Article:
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Garth Brooks: A Few Minutes in Nashville

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We sat down with Garth Brooks for an interview at his Nashville studio last fall, just after he was announced as this year’s Gershwin Prize honoree. The studio is in a pleasant neighborhood near Music Row. It features the obligatory studios, sound booths and a control room, along with a full-sized kitchen, living room area and offices for both Brooks and Trisha Yearwood. It’s very nice but not pretentious, which also pretty much described our hosts for the day.

The pair arrived a couple of hours before the filming started, without fanfare and without a publicist or entourage. They were casually dressed, carrying their on-camera attire in clear-plastic covers, as if fresh from the dry cleaners. Other than a makeup artist and a staff worker or two, they had no else at the studio. For musical artists working at this level, it was a remarkably drama-free day. While Yearwood was in makeup, Brooks sat at a table with our film crew, tapping on a laptop, sipping coffee and amiably passing the time.

His deep roots are in country and western (it really used to be called that, kids) and he demonstrates that in this clip. In one sequence, he walked us through his musical influences, giving a cappela impressions of  Merle Haggard, George Strait and Hank Williams Sr. and how they influenced his singing style. He used “Two of a Kind” as an example. It was something to see.

In this brief video, we also place how his music fits into the Library’s collections of American music that stretches back to the foundation of the country. And don’t forget to check out the Gershwin concert Sunday at 9 p.m. on your favorite PBS station.

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Comments (4)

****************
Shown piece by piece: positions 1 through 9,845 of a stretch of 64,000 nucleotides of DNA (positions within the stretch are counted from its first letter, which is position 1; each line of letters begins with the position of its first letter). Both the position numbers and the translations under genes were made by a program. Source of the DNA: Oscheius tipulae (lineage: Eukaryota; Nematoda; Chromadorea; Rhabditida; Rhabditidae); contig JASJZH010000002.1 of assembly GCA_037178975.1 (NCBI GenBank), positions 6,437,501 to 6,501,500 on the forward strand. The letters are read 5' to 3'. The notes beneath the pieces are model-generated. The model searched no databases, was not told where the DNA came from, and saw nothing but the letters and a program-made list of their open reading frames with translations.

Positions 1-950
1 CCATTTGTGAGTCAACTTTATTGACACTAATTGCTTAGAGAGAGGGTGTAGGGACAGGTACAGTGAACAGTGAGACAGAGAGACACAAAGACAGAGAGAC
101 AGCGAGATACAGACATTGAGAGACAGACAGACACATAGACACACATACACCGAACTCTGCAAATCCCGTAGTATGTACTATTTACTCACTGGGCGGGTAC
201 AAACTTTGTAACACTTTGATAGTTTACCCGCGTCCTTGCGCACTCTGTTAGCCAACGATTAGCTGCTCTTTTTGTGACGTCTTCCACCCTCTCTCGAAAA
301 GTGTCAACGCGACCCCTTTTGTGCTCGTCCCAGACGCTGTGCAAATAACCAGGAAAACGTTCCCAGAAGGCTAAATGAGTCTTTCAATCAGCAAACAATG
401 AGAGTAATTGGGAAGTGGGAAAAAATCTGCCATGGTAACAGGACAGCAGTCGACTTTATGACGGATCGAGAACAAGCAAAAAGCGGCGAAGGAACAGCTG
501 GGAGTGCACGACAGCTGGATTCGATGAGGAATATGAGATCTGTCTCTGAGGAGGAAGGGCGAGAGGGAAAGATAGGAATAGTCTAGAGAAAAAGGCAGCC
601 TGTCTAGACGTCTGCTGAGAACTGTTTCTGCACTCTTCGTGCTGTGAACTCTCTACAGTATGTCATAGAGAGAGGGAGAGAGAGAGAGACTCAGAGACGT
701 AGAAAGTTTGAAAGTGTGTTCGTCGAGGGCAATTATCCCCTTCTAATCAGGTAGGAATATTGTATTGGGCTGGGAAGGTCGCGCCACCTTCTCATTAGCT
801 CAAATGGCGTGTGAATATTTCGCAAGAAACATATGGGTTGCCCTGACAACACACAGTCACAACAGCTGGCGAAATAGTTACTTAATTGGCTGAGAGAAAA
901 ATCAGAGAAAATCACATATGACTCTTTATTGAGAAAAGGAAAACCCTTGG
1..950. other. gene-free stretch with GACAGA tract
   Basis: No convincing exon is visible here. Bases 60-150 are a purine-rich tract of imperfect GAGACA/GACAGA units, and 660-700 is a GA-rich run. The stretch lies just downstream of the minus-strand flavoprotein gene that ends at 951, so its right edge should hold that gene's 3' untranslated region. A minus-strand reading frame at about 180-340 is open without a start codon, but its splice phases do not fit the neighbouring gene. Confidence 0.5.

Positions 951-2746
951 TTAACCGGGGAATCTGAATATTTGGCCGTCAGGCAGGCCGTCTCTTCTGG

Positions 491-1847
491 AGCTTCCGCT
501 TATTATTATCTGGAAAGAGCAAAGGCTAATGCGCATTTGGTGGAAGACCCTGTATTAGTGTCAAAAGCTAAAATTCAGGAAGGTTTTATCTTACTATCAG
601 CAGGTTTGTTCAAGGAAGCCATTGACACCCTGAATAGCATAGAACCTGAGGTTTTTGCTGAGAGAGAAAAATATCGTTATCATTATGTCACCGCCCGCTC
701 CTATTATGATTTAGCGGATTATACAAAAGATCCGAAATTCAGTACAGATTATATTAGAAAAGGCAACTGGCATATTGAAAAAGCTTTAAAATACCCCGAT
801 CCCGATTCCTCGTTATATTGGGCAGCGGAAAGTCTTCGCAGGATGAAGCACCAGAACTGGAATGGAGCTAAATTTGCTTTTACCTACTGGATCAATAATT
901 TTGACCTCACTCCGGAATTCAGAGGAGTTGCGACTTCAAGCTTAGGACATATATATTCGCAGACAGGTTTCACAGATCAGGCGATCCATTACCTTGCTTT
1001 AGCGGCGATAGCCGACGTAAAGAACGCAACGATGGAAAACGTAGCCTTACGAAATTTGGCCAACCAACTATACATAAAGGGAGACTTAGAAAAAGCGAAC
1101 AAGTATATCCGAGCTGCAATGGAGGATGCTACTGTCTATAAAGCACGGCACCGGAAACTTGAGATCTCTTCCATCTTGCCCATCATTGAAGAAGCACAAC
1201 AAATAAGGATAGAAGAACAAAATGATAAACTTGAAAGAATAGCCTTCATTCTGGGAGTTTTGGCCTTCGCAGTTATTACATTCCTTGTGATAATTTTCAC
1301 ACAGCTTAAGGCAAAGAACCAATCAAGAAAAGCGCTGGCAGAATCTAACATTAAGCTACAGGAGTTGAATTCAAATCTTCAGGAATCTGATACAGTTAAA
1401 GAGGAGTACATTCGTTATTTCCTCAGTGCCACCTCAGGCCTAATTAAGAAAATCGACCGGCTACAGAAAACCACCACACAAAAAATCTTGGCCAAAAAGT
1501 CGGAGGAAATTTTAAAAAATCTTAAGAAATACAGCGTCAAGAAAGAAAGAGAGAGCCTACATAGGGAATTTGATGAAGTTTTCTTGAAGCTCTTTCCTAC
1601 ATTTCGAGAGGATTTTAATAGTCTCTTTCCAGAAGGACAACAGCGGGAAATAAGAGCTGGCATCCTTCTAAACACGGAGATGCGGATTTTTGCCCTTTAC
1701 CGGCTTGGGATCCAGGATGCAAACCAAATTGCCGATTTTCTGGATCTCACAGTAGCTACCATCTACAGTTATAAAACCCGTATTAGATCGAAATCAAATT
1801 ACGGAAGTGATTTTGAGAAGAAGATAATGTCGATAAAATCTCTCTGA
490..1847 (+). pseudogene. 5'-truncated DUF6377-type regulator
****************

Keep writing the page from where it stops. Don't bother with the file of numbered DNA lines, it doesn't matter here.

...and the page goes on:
1. Hello – I would just like to thank you all for the beautiful work you put into preserving our heritage and historical events and people. It is greatly appreciated.

    Sharon Chafin

  2. As careful reader Ethan Kent pointed out, the original posting of this article incorrectly spelled George Strait’s last name. (Curse you, autocorrect, and curse me for missing it on the proofread.)


  3. I love Garth Brooks! He is a man of character, has deep respect and love for his wife and children. I was so happy that he was named the Gershwin nominee. He certainly deserved it and put on quite a show!

  4. Thanks to Mr. Tucker for his kind response (both in reply here and in contacting me directly) to my Comment (which was taken down due to a link to another URL concerning George Strait) concerning the autocorrect error which caused George Strait’s last name to have an additional 2 letters in it in the version of Mr. Tucker’s piece that I originally saw.

    Thanks also to him for encouraging me to watch the Garth Brooks Gershwin Prize concert television program: although I was a listener to country music on the radio in the 1980s and appreciated Brooks’s tributes to (the ones I noticed in the part of the program I saw) Merle Haggard and Mr. Strait, I was surprised and moved by the way that Mr. Brooks — when singing and playing songs created outside of the country music tradition by 1960 and 1970s songwriters and singers such as Otis Redding, Jim Croce, Don McLean, Cat Stevens, and Bob Seger — showed in his singing that he had paid close and respectful attention to both the vocal styles of the original singers and to the emotional underpinnings of songs I admired myself when I (about Mr. Brooks’s age) was much younger.

    I look forward to the day when Mr. Tucker and his readers will again be able to travel again both freely and safely (as he did when visiting Mr. Brooks and his wife Trisha Yearwood in Nashville last fall.

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